I might also have the logic reversed, will check that first. I wll change from the “apply” verb to “convert”.

Hmmm, removing the rawproc.conf should have turned color management off, and no profile should be saved with any output image. Will check that.

When you open an image, right-clicking on the entry in the command tree and selecting “Image Information” will display a dialog containing, among other things, the colorspace profile assigned to the image. When the colorspace tool is selected and “apply” (soon to be “convert”) is selected, the image is transformed from the assigned profile to the one specified in the tool.

Yes, and Yes, in the next dot-build (0.6.2…)


(Elle Stone) #14

Yes. Except that when you first interpolate a raw file to make an RGB image file, technically there is no assigned profile at all, until a camera input profile is assigned.

The only thing needed to fix the colorspace layer in rawproc is to change the labels for the check boxes. The upper checkbox label should be “assign”. The lower checkbox label should be “convert”. The actual code seems correct.


(Elle Stone) #15

Hmm, my apologies, trying again with a different image and with no rawproc.conf , I can’t replicate the"looks like Rec2020" behavior I described above. Instead the rawproc image looks pretty much like rawtherapee output using the “neutral profile” with the standard adobe_coeff matrix.

Well, the image I opened this morning using rawproc and then saved to disk did have the dcraw sRGB profile embedded. What do you mean by “turned color management off”?


(Glenn Butcher) #16

input.cms=0 turns off color management. It’s checked at every file open, and applies until the next open. I’m not in a position to check, but that should be the default in the code, so no conf file should be 0.


(Glenn Butcher) #17

Yes, input.cms=0 if there’s no rawproc.conf.

In Help->About, the configuration file rawproc opened at startup is shown, or (none) if none was found.

At startup, rawproc looks for a .conf first in the current working directory, then in whatever directory is specified by the OS for user configuration. In a Linux distro, that should be ~/.rawproc

I appreciate the exchange, I’m getting a sense of what would be important to put in a “quick start” guide…


(Glenn Butcher) #18

@elle, I found the problem with the colorspace tool; the profile wasn’t being updated for the display, so the previous profile was being used against the converted image. That, and a few other things, are fixed and in a 0.6.2pre AppImage posted in the 0.6.1 release page:

https://github.com/butcherg/rawproc/releases/download/0.6.1/rawproc-0.6.2pre-gentoo-x86_64.AppImage

md5: 8b5a94fd44df17e94f20ce5cf3a436d4

Note to others, this AppImage has a library removed, libharfbuzz, that Gentoo didn’t like. It should work okay with Debian/Ubuntu distros, YMMV for others.

So, there are two approaches to do color management in rawproc. Both require the following settings in Properties:

input.cms=1
display.cms.profile=yourdisplayprofile.icc
cms.profilepath=/path/to/your/profiles

Option #1: dcraw profiles

input.raw.libraw.colorspace=prophoto, or one of the other dcraw options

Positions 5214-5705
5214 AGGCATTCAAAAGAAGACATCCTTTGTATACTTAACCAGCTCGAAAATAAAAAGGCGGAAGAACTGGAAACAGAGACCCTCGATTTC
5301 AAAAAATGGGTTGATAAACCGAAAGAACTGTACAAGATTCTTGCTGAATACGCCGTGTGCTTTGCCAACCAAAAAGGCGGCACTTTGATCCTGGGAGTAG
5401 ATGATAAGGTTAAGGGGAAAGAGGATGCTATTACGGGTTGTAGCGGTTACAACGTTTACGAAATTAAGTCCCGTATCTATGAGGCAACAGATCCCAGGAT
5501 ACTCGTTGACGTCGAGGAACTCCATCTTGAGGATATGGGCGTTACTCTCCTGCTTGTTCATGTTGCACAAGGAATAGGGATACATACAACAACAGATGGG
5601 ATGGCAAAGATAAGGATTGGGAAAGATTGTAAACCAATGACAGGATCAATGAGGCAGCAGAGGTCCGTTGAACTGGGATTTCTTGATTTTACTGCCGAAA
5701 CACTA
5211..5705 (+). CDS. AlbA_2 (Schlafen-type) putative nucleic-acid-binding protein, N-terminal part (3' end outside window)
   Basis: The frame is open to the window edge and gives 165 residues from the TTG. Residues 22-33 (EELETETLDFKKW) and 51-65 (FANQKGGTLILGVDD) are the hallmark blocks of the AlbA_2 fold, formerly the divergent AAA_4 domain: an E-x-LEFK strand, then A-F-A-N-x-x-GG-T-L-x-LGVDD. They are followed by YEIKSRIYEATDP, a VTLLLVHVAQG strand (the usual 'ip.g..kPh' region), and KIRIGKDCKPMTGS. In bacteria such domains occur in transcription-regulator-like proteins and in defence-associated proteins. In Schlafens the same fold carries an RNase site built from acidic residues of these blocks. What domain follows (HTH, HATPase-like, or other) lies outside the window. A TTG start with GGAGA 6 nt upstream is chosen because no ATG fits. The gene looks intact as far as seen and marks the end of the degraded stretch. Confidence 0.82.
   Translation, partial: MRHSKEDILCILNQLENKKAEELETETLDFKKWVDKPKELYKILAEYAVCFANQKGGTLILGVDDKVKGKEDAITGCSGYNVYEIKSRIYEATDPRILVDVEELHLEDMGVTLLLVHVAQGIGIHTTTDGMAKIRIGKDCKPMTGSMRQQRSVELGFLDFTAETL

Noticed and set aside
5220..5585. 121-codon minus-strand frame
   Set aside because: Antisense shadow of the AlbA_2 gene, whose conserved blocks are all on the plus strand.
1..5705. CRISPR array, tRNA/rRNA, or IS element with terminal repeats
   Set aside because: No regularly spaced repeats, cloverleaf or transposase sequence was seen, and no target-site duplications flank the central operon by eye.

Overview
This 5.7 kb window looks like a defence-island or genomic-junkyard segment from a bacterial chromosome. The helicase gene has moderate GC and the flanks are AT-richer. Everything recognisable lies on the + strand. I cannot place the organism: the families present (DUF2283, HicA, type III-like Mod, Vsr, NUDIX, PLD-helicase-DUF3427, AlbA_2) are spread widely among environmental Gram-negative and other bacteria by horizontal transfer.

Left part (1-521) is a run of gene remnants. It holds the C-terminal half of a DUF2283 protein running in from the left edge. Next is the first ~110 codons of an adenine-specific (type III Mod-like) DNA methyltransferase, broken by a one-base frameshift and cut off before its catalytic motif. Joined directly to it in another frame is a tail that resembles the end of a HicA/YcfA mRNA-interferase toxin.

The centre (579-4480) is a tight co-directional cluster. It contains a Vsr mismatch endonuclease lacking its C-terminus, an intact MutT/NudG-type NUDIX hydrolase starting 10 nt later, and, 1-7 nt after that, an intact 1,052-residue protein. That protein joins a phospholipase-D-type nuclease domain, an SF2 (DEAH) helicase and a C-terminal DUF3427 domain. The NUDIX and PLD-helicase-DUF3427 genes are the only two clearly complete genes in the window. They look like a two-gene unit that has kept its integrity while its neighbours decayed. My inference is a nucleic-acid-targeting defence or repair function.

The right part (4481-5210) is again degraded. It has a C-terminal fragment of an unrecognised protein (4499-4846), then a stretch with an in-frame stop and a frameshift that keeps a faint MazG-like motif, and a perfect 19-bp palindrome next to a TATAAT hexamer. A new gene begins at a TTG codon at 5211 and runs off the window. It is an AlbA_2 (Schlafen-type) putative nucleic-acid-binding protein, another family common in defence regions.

input.raw.libraw.gamma=prophoto, or one of the other corresponding gamma presets

This will allow opening a raw file with the image converted from the adobe coeff, to the dcraw output profile and TRC applied. That’ll then be the working profile for the rest of the processing chain.

Option #2: Proper Working Space Profile

input.raw.libraw.colorspace=raw
input.raw.libraw.gamma=linear
input.raw.libraw.cameraprofile=yourcameraprofile.icc
input.raw.default=colorspace:one_of_your_working_profiles.icc,convert

This at open will assign yourcameraprofile.icc to the unconverted raw linear image, then input.raw.default contains tools to apply when a raw file is opened, and here a colorspace tool is specified with a working profile and ‘convert’ for the operation. When the open and default processing is done, the image is available for further work in the working colorspace.

To your original challenge, getting a TIFF with the camera profile assigned would be:

input.raw.libraw.colorspace=raw
input.raw.libraw.gamma=linear
input.raw.libraw.cameraprofile=yourcameraprofile.icc

Open the raw, then save as a TIFF.


(Glenn Butcher) #19

Okay, I’ve now used the above-described fixes on a couple of computers, and they don’t work well on slower Windows devices. I’m guessing it’s a thread-based race condition, not getting to working the queue of the wxWidgets Refresh() routine before something else kicks in…

@Elle, thanks for trying things, but you might consider not wasting your time on it right now. I’ve got a better fix for the colorspace tool committed, and I’m going to make a few other changes like multithreading and adding rendering intent to the parameters, then I’m going to just use them on the available computers for maybe a week to make sure I have it working correctly. So, 0.6.2 in a couple of weeks.


(Elle Stone) #20

Hi Glenn. My apologies for not having already tested the rawproc changes. Recently my “computer time” has mostly been occupied with dealing with digiKam and with multiple copies of various images and other files scattered over nine different hard drives. Bleh. Well, also I made time to edit a couple of images. I’m very curious to see the latest developments in rawproc, but per your advice will wait for the next release.